Changing of the guard

Principal passes the baton to Michas at Careers campus, who will serve as interim principal

In many ways Principal James Matera sees himself in the students he has served for 20 years.

As a student at Tappan Zee High School it was not expected he would take a technical-related course. Yet, he was intrigued with his school’s auto mechanics class and received permission to take the course.

“It was one of the most fun classes I ever had,” Mr. Matera said, adding he loved, and still does, working on engines of all kinds —cars, lawn mowers and especially boats.

“When you give them something they really like, you see them flourish,” he said of the students at the Southern Westchester BOCES Center for Career Services. “I am extremely interested in that connection. We give students something different. You put it in their hands, like that engine for me, and it’s that trying to figure it out. You see it make sense in their eyes.”

On November 9, 2020 Mr. Matera will begin the next chapter in his career, having accepted an administrative position with a neighboring district. Assistant Principal Evangelo Michas will succeed him, serving as interim principal at the Careers Campus.

“I’m excited for the change,” Mr. Matera said. “It’s the same skill set that you use in the principal job. I can take what I’ve learned and refined at BOCES and apply it in a new setting.”

Mr. Michas has been with BOCES for five years, working first as the Work Based Learning Coordinator before being named assistant principal. He has more than 20 years working in CTE and special education, having worked as a home economics teacher in Greenburgh, for Job Corps in Brooklyn, NY and as a CTE teacher of the culinary arts again in Greenburgh before coming to BOCES. He is certified in CTE, math and special education.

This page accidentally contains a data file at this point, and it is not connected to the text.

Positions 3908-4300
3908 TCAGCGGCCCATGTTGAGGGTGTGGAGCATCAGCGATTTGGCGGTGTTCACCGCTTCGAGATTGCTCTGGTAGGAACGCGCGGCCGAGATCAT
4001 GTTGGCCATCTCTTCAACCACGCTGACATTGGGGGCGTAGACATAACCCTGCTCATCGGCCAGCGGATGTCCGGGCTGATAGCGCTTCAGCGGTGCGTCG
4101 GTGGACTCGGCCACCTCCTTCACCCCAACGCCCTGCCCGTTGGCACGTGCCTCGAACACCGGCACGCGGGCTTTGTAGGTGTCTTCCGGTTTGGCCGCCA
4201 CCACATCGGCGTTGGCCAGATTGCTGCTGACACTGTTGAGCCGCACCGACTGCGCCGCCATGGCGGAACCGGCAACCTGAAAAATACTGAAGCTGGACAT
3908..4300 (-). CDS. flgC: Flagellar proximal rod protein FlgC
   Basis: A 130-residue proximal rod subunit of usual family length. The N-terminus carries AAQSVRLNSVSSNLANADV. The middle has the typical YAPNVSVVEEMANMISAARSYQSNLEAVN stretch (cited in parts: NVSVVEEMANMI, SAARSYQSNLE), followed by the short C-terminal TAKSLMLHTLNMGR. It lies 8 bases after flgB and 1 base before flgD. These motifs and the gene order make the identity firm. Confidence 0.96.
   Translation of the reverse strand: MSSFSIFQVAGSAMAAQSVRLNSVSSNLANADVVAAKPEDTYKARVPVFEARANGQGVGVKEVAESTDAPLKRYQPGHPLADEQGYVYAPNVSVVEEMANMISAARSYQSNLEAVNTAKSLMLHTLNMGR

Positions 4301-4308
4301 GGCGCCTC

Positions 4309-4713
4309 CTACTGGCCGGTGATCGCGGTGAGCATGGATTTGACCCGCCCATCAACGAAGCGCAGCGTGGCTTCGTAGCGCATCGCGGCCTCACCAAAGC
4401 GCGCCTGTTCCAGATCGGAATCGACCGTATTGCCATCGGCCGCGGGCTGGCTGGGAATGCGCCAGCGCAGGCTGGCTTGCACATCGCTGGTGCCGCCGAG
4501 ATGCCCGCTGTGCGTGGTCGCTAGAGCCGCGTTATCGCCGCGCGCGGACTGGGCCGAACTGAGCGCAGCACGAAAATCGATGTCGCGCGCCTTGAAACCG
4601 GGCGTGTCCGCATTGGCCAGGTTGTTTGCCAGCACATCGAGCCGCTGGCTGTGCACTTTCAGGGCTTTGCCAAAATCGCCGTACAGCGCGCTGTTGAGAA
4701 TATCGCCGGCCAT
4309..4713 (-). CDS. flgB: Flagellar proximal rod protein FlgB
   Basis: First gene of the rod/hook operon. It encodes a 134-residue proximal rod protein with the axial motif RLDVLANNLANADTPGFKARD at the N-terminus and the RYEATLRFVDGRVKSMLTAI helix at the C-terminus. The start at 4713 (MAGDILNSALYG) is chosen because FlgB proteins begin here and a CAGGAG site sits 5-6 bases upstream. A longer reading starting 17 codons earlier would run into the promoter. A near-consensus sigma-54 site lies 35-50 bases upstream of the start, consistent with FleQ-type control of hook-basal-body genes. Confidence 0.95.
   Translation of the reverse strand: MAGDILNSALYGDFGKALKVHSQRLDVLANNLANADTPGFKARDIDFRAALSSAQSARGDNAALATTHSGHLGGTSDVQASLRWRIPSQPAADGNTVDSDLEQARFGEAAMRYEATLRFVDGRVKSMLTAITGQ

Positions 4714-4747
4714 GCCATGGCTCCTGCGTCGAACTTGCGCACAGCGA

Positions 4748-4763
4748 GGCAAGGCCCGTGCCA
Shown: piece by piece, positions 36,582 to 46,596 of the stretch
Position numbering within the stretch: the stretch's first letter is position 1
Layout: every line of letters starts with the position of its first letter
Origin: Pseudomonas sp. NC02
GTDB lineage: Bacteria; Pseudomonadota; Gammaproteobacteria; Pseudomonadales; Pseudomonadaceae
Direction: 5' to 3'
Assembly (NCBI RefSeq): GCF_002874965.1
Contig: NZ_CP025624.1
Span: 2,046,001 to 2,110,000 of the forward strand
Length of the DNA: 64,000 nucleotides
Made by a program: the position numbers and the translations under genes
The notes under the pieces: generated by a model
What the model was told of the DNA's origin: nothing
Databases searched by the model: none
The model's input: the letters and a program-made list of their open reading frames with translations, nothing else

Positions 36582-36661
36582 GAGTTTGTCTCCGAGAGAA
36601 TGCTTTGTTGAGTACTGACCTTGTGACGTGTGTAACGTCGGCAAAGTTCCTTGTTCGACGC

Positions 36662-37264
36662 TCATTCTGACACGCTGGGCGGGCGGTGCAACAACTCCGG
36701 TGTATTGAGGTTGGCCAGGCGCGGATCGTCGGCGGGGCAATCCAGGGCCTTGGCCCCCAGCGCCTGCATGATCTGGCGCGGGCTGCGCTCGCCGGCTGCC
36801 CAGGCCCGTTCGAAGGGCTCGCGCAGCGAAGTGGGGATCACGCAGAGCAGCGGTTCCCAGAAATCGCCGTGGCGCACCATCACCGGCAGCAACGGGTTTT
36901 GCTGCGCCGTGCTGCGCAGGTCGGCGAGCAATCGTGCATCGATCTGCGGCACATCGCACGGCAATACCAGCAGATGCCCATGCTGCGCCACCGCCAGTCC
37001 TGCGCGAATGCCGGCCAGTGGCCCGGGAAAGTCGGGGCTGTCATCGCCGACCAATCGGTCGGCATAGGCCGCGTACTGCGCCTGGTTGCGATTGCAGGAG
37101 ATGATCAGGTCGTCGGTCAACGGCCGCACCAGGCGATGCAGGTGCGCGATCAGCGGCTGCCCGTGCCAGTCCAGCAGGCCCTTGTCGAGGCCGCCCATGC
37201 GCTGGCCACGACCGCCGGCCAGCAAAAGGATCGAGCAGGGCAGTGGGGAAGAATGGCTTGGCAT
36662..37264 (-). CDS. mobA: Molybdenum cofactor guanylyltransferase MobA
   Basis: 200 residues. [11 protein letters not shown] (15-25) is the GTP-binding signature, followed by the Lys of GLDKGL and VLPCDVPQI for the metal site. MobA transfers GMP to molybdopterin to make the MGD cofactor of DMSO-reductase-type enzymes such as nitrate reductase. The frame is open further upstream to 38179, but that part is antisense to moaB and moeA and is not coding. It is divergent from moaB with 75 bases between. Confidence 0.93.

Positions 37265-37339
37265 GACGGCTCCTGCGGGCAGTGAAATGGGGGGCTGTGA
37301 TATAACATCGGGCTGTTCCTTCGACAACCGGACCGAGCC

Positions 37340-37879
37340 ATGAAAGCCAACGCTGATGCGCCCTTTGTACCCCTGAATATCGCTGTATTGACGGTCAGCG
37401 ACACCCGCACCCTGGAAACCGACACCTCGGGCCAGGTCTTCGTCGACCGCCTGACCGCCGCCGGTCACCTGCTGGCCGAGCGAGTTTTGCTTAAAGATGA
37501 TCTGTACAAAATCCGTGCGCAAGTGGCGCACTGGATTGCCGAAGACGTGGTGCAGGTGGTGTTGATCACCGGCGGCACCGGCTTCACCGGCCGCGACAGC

The school is being left in good hands, said Mr. Matera.

“We’ve worked together for several years now. He is right for the part,” he said of Mr. Michas. “He is very caring; the staff seem to trust him. It’s a natural fit.”

When Mr. Michas came to BOCES, with his background in special education and CTE, he thought it would be a good fit for him professionally. His goals while interim, he said, are to keep the integrity of the programs sound, ensure students are equipped with 21st century skills and are prepared for their future, whether that is an immediate step into the workforce or post-secondary education.

“I also want to create a collaborative culture,” he said. “All stakeholders have input as to what is happening on campus.”

Encouraging students to consider an education at Career Services is something he has always promoted.

“This is the place for them to explore their careers,” he said. “We are here to train workers. I’m here to make sure the programs are moving forward, to continue that tradition.”

Mr. Michas is there to bridge the gap until a permanent principal can be hired. He said that, in his role as interim, he will be the point person for the campus and have additional responsibilities as he works more closely with Director Dahlia Jackson.

“Evangelo is a servant leader. He listens to the needs and concerns of the staff and identifies systems to move the concerns along,” Ms. Jackson said. “He sees this opportunity as a way to lead others in all that they do.”

She said he is the type of person “who will roll up his sleeves and jump right in to assist,” adding that her colleague “is humble and kind and always willing to help everyone be better in all that they do.”

As Work Based Learning Coordinator, he worked with staff to identify authentic work experiences for student programs, Ms. Jackson said. Through his hard work, he was nominated by New York State as Rookie Work Based Leader of the year.

In the last few weeks before his departure, Mr. Matera had time to reflect on his contributions at the Careers campus. He first arrived in 2001 as a school counselor.

During the 2012-13 school year, while serving as an administrative intern, Mr. Matera was asked to fill in for an individual who was out on medical leave and soon was appointed principal.

“I always knew I would work in some kind of profession to help people. I took the counseling route,” he said.

When he took the reigns as principal, Mr. Matera said he felt confident he could make an impact pretty quickly because he had worked on campus for so many years. He worked to improve student test scores on industry exams and to expand the Center’s outreach by inviting the public to campus events and having students showcase their skills out in the community. He also worked to create strong relationships with surrounding school districts

“It’s just been a really wonderful experience. And I love career tech. That will always be a part of me,” he said.

As the Center moves forward the focus, Ms. Jackson said, is to “continue to serve our students and districts with quality programs and rigor. Doing this will allow Career Services to continue to provide our students quality instruction that will prepare them for the future.”